or emotionally severed from it. In overly close (fused) relationships, people are so tightly involved with their families that there is no healthy separateness. People who are emotionally cut off, however, are so emotionally removed from their families that there is no healthy connectedness. Notice how these two types are utilizing similar relationship strategies: both fused and cutoff people are using their relationships alone to define their identities. The fused individual often modifies or disavows aspects of the core self so that membership with the family is maintained. On the other side, those who are cut off emotionally are trying to define themselves in contrast to the FOO.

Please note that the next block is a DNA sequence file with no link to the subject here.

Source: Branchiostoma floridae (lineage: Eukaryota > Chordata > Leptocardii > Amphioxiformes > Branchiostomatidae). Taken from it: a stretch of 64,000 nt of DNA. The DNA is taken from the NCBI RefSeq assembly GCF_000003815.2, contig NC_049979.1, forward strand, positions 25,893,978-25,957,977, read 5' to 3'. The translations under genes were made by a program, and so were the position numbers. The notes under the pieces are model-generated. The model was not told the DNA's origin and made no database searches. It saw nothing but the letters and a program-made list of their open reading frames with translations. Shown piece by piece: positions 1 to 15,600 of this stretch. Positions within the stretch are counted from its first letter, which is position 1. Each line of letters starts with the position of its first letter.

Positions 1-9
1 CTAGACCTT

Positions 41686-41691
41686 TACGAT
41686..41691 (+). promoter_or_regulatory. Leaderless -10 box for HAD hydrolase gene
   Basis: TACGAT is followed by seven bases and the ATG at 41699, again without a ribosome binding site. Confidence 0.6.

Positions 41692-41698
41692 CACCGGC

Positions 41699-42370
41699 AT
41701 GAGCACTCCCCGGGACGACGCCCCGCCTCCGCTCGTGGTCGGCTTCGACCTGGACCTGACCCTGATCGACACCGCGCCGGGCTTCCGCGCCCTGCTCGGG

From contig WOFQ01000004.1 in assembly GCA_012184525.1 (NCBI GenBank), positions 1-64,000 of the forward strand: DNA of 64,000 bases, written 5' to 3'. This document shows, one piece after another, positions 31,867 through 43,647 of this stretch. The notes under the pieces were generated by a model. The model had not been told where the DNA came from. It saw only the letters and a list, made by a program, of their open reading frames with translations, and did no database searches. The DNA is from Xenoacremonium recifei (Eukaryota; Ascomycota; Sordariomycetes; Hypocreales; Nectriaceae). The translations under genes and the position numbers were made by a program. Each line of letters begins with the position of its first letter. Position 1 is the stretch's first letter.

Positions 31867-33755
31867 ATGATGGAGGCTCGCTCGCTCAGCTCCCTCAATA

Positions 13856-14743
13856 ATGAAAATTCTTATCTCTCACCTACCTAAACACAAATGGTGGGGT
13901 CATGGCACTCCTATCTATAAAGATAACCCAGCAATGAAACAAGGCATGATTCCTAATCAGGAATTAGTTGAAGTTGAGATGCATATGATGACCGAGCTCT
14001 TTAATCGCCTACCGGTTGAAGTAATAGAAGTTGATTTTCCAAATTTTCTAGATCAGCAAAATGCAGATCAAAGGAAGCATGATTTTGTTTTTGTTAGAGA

Genesis 2:24 describes differentiation for the marital couple: “Therefore a man leaves his father and his mother and clings to his wife, and they become one flesh.” A person cannot leave mother and father if he or she clings to or is fused with them. People overly connected with their parents have difficulty creating a new marital dyad. Yet leaving mother and father is equally impossible if there has never been a sufficient connectedness with them. In cutoff families, children lack the skills to make close emotional connections with others, even a new spouse. In both extremes, it is highly difficult to establish a meaningful “one flesh” union.